Deep River follows the Koski siblings–Aino, Ilmari, and Matti–from childhood in Russian-occupied Finland to their settlement in the Pacific Northwest as they enter adulthood and begin families of their own. Ilmari, the first to arrive in the United States, homesteads on a large piece of land he received. Matti, the youngest, embraces capitalism as a way to protect himself from fears seated in childhood. Aino, however, the middle child and only girl, interested in communism from a young age, delves into the labor movement.
In the community that survives largely on fishing and logging, the Koski siblings encounter many fellow Finns as well as Swedes, some of whom they knew in their hometown. Their business dealings and activism–not to mention relationships–take them in and out of each other’s orbits, while Aino, a stubborn lightning rod, often attracts danger from powerful business and political interests. They also face obstacles from nature–sometimes dry spells, sometimes too much rain–from world events, and from the economy.
Karl Marlantes’s Matterhorn is a tour de force, combining an engrossing setting with fully realized, unforgettable characters. In that novel, the details of being a soldier in Vietnam are so vividly drawn, it’s visceral, and the frustrations and injustice deeply felt.
In Deep River, Marlantes conveys the same comprehensive awareness of setting born of personal experience and extensive research. No matter the context–a socialist meeting, a fishing boat, a logging site, or a bootleggers’ shootout–Marlantes provides encyclopedic knowledge. On the one hand, this can be very interesting, and I definitely learned a lot. On the other, it can be almost overwhelming and at times distracts from the story, bogging it down in unnecessary details.
Because the book seemed to want to address every historical event in the time period over which it was set–some more tangential to the narrative–such as the Spanish Flu and the introduction of the automobile, the story is very long and bloated without a clear focus. Probably the most accurate answer to what the story is about would be that it charts Aino’s growth. Unfortunately, I found her a less than sympathetic character. This is surprising to me because she is a strong, independent woman before her time. Yet, she is clearly unable to read a crowd, and is so stubborn, she is selfish. Characters I was more interested in such as Vasutäti, a Native American elder, and Aino’s niece, Mielikki, had less of a role in the story. Overall, though, I think that the novel would have benefited from a ruthless editor who provided focus for the narrative while eliminating the unnecessary technical details of the logging and fishing crafts.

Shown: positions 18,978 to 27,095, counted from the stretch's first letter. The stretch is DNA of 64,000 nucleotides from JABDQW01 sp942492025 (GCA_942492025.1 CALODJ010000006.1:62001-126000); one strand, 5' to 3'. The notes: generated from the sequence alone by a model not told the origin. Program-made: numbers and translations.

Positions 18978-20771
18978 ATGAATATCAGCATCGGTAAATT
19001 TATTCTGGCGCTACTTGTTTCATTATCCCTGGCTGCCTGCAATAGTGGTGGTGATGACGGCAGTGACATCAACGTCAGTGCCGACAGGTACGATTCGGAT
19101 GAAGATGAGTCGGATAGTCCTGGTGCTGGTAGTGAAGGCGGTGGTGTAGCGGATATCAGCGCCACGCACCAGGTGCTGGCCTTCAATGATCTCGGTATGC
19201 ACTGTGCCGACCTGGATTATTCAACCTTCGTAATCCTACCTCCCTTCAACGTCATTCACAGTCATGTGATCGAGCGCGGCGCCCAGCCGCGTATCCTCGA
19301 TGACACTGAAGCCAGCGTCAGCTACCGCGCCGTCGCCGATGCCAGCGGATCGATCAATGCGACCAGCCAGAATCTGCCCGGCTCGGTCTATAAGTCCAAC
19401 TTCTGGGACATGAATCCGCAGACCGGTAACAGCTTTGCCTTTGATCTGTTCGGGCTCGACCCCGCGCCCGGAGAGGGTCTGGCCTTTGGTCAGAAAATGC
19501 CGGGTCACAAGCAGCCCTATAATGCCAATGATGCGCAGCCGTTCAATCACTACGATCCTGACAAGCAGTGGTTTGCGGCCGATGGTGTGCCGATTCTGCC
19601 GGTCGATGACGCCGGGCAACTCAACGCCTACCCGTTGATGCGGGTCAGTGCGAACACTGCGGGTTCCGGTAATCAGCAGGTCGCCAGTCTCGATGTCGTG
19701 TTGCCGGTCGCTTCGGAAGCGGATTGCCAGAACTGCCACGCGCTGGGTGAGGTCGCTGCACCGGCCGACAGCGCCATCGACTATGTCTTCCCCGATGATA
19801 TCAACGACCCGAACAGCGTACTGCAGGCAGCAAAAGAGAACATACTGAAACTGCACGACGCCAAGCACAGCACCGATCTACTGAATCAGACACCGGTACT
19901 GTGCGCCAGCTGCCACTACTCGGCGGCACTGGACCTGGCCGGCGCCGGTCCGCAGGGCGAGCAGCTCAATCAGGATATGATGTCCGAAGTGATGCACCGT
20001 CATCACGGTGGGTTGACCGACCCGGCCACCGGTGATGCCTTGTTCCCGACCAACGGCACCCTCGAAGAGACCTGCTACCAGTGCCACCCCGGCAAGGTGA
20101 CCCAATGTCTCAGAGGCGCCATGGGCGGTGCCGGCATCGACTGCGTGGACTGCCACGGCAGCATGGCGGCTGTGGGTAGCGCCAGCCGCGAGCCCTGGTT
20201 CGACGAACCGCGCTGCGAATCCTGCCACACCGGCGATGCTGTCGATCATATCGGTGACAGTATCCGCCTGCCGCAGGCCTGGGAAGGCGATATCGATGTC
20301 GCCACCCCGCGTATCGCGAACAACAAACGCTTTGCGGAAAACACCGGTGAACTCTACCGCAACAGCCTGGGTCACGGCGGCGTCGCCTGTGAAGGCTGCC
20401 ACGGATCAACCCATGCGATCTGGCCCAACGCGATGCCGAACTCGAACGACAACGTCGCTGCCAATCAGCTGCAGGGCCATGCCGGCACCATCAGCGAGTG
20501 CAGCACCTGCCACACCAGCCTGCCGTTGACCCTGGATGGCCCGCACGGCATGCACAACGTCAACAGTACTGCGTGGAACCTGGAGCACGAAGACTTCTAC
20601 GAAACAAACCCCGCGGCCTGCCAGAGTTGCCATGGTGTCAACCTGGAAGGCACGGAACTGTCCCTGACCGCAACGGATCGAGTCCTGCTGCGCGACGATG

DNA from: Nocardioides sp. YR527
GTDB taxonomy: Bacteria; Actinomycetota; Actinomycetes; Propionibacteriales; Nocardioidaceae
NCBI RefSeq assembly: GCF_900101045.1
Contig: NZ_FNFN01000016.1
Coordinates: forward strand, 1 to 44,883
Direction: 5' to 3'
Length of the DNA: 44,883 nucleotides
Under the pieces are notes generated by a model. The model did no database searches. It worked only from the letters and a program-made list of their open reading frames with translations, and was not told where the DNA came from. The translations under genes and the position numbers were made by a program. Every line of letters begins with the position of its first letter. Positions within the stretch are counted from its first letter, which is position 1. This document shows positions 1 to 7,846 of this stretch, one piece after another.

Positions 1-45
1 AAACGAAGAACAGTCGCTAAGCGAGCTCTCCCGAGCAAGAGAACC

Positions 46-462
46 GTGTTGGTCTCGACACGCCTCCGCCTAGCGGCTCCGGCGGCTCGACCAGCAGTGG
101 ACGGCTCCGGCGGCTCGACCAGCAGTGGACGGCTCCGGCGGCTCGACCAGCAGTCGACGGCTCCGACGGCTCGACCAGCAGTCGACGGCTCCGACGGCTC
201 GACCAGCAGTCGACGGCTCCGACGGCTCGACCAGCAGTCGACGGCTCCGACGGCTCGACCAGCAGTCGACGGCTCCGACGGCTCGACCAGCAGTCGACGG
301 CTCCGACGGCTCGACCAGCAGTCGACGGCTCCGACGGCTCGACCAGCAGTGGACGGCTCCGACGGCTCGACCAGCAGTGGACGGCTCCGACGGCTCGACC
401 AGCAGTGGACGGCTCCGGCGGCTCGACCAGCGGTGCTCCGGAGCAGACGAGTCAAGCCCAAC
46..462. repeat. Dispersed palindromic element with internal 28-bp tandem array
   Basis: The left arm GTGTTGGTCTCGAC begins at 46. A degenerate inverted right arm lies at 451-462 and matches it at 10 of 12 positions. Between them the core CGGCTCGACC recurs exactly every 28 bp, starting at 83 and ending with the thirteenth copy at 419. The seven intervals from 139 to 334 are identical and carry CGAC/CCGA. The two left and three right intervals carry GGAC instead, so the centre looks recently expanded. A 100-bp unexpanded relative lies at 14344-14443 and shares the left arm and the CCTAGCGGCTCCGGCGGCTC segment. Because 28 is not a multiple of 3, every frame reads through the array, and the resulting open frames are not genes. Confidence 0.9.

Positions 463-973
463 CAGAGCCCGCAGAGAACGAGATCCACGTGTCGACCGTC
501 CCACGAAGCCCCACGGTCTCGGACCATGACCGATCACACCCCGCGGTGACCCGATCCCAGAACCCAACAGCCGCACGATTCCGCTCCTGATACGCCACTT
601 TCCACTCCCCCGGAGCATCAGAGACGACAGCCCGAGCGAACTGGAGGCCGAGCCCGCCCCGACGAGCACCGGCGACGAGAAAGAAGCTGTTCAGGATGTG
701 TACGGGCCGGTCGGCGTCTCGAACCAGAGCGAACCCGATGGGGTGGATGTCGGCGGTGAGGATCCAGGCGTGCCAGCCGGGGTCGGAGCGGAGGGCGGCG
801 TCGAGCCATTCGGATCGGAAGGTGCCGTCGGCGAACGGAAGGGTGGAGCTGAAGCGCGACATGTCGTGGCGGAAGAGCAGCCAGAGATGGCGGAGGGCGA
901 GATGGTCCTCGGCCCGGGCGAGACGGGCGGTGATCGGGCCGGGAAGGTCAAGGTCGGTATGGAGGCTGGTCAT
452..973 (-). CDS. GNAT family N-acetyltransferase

Also, I was uncomfortable with how Marlantes used gender and cultural stereotypes without problematizing them. Finally, I was most disappointed in the writing style which I found less than polished. The transitions were often awkward, and the sentence structure led to a choppy, discordant flow.
Dark River definitely includes interesting debates about socialism and unionization. During World War I, not just corporations and the state government, but also the military became involved in union busting. The skirmishes between the Industrial Workers of the Work (IWW), Ainoe’s union, and law enforcement, deputized citizens, and “patriots” were hard to imagine until you consider the types of conflicts in our streets today.
Despite the flaws, this book should appeal to die-hard historical fiction fans as well as those who are interested in the history of the Pacific Northwest, particularly the logging and fishing industries, or about unions in the early 1900s.
Thank you to NetGalley and Grove Atlantic / Atlantic Monthly Press for an advance reading copy in exchange for an honest review.